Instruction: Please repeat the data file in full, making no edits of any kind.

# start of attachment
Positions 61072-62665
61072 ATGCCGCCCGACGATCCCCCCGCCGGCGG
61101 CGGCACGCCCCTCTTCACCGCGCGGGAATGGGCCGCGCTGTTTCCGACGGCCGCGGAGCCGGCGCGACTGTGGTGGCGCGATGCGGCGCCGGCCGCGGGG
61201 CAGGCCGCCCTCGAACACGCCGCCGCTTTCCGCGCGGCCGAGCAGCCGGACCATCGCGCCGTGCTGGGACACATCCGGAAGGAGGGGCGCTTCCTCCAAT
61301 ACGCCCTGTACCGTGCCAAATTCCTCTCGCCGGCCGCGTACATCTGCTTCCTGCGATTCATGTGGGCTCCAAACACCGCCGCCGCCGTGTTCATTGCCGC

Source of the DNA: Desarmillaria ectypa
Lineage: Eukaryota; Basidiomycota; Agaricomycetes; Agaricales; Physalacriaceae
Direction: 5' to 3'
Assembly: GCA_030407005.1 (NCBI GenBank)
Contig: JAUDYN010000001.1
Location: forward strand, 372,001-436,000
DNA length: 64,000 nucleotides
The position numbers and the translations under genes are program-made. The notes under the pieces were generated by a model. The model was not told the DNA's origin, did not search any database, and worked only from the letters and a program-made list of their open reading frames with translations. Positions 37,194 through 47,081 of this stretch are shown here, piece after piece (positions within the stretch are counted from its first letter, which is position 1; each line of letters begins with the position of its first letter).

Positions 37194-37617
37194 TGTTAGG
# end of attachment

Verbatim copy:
Positions 61072-62665
61072 ATGCCGCCCGACGATCCCCCCGCCGGCGG
61101 CGGCACGCCCCTCTTCACCGCGCGGGAATGGGCCGCGCTGTTTCCGACGGCCGCGGAGCCGGCGCGACTGTGGTGGCGCGATGCGGCGCCGGCCGCGGGG
61201 CAGGCCGCCCTCGAACACGCCGCCGCTTTCCGCGCGGCCGAGCAGCCGGACCATCGCGCCGTGCTGGGACACATCCGGAAGGAGGGGCGCTTCCTCCAAT
61301 ACGCCCTGTACCGTGCCAAATTCCTCTCGCCGGCCGCGTACATCTGCTTCCTGCGATTCATGTGGGCTCCAAACACCGCCGCCGCCGTGTTCATTGCCGC

Source of the DNA: Desarmillaria ectypa
Lineage: Eukaryota; Basidiomycota; Agaricomycetes; Agaricales; Physalacriaceae
Direction: 5' to 3'
Assembly: GCA_030407005.1 (NCBI GenBank)
Contig: JAUDYN010000001.1
Location: forward strand, 372,001-436,000
DNA length: 64,000 nucleotides
The position numbers and the translations under genes are program-made. The notes under the pieces were generated by a model. The model was not told the DNA's origin, did not search any database, and worked only from the letters and a program-made list of their open reading frames with translations. Positions 37,194 through 47,081 of this stretch are shown here, piece after piece (positions within the stretch are counted from its first letter, which is position 1; each line of letters begins with the position of its first letter).

Positions 37194-37617
37194 TGTTAGG